Thursday, December 23, 2010

Christmas Cookies - Holiday Icebox Cookies

Well here it is, the final installment in my Christmas Cookies series -  a couple of days late because of some car trouble and then a corrupted SD card (this entry might be light on photos)! Today's recipe is Martha Stewart's Holiday Icebox Cookies. According to Martha, Icebox Cookies are really just fancy sugar cookies. According to me they are fancy sugar cookies that require a crazy amount of effort.

Ingredients:1 1/2 cups butter
1 3/4 cups sugar
1 teaspoon salt
2 eggs, plus an extra egg white for "glue"
3 teaspoons pure vanilla extract
5 cups flour, plus more for work surface
2/3 cup milk
1/4 cup cocoa powder
Food coloring, in various colors

Directions:Using an electric mixer, mix the butter and the sugar until creamy. Add the eggs and the salt, and mix well. Beat in milk and vanilla. Don't be worried if your dough looks terrible at this point. I thought my milk might have turned based on the consistency. This picture is kind of dark but will give you something to reference should you try these.

Add flour a little at a time, mixing it in until all of it has been incorporated.

Divide the dough into balls, one for each color. For chocolate dough, add cocoa (1/4 cup is enough to flavor half a batch). Mix well with electric mixer. For colored dough, start with 1/4 teaspoon food coloring, and mix well. Add more in tiny amounts for darker colors. Gel-paste coloring can be intense, so add it gradually.
Wrap each ball of dough in its own sheet of plastic wrap; pat flat into a rectangle. Refrigerate at least one hour or until ready to use. While you could make any number of colours, I decided to make only three colours of dough because this recipe was already starting to get a little complicated for my liking. You'll see in the picture below that my red dough really looks more like pink. This is because I didn't want to add too much food colouring which would ruin the flavour of the cookies. The good news is that the dough will darken a bit once baked.

After you've refrigerated for an hour set up your work surface with parchment or waxed paper. Sprinkle generously with flour, then roll out each piece of dough 1/4 to 1/2 inch thick to make the swirls; you can use thicker layers for the bull's-eyes. A bench scraper (I don't even know what a bench scraper is. I used a knife and my fingers to complete all of these steps) is a good tool for trimming dough's edges to make them even. The egg white, brushed on with a pastry brush, will act as a glue, making the layers stick together.

To make a bullseye, for center, with your hands, roll chocolate dough into a 1/2- to 1 1/2- inch-thick rod; chill 20 minutes. Place rod on edge of rolled-out dough that's been brushed with egg white. Roll rod inside sheet of dough. Cut the dough where it meets up. Seal by pinching and pressing gently. Chill 20 minutes, then repeat to add other layers. I did not wait 20 minutes in between adding layers because I just didn't have that kind of time to devote. So my end result is probably not as pretty as it might have been but who has an entire day to spend making a single batch of cookies?!

For spirals, measure and trim two or more colors of dough to same size. Brush on egg white, then stack layers. Brush top with egg white. Starting at one end, roll up the dough. Smooth and straighten the layers as you roll them so there are no gaps, then gently pinch and press the edge of the roll to seal it.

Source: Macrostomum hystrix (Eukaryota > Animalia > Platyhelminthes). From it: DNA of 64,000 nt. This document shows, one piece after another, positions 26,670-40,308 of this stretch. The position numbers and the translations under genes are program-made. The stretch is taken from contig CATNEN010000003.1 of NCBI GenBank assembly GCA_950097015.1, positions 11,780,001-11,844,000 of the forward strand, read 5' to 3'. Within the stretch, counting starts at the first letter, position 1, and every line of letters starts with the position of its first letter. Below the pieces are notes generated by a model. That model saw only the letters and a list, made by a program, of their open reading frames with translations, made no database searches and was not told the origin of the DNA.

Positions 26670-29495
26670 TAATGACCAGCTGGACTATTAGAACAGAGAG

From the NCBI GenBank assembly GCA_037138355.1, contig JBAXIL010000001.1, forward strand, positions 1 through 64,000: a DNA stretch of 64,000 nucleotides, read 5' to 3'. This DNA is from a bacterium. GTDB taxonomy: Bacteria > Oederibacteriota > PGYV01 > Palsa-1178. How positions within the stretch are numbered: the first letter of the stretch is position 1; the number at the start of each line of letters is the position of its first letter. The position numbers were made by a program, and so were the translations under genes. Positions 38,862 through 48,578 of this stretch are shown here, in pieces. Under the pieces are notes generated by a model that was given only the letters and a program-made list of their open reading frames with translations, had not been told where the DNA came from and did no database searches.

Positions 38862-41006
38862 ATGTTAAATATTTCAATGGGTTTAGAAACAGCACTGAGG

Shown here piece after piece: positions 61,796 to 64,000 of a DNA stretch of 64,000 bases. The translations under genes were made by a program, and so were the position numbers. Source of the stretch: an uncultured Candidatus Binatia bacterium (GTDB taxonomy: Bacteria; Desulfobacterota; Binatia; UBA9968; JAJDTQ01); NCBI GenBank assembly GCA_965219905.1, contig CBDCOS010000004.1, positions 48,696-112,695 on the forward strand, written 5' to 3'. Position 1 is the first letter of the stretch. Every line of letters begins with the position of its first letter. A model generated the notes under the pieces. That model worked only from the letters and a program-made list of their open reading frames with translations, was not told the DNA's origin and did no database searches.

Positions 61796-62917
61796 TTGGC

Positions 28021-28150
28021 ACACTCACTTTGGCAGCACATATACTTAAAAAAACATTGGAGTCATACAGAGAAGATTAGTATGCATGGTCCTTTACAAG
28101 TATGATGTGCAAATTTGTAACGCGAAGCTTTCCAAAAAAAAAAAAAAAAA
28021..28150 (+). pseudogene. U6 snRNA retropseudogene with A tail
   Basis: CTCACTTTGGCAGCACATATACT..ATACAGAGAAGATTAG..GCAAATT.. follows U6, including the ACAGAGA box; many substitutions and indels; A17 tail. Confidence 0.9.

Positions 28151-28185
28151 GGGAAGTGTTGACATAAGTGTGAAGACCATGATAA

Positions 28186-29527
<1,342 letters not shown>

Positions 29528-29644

I had intended to take pictures throughout these steps but couldn't because I was literally covered in dough. Martha says that this is an easy recipe for children to help with but I couldn't agree less! I struggled with getting the dough rolled and stacked and rerolled and I just can't see that a child would fare any better than I did.

Roll each log in parchment or waxed paper; twist the ends of the paper closed. To help the logs keep their round shape, set each in a cardboard paper-towel roll that you have sliced open lengthwise. I ended up with about 12 different logs so in order to have enough paper towel rolls on hand you'd need to know you were making this recipe well in advance. To remember what colors you have already used, with crayons, draw the designs onto key tags; tie the tags onto the paper covering the logs. I used plastic wrap to cover my logs so this step wasn't really necessary. Chill logs until they are solid, about 1 1/2 hours.

At this point I was so sick of this recipe. Between mixing all the different colours of dough and chilling for two separate intervals I had spent over three hours working on these cookies and they weren't even near finished!

Cut 15 inches of dental floss (or double thickness of thread). Let log soften for about 10 minutes. Remove parchment. Wrap floss around log and pull through. I just used a knife. Make the slices thin: 1/4 inch or less.

Preheat oven to 350 degrees. Place slices on an ungreased baking sheet (lined with parchment paper) and bake 12 to 15 minutes, until firm but not browned. Let cool on baking sheet for several minutes, then transfer to a wire rack.

If you haven't discerned it by now, I thought these cookies were a ton of work. Yes, they are pretty and yes they made a nice addition to my platters this year but, all told, they took about 4 hours to make. Even worse, they didn't really taste that great. They weren't bad but there was definitely nothing special about them and I've made better sugar cookies for Christmases past. Normally Martha can do no wrong in my eyes but this is a recipe that I will not be making again.

And that's it for this year's Christmas Cookies. I hope you've enjoyed reading about my experiences with these recipes. I know our colleagues enjoyed eating everything!

I'll be back with one more entry tomorrow and then I'll be going on a bit of a Christmas hiatus. Details tomorrow!

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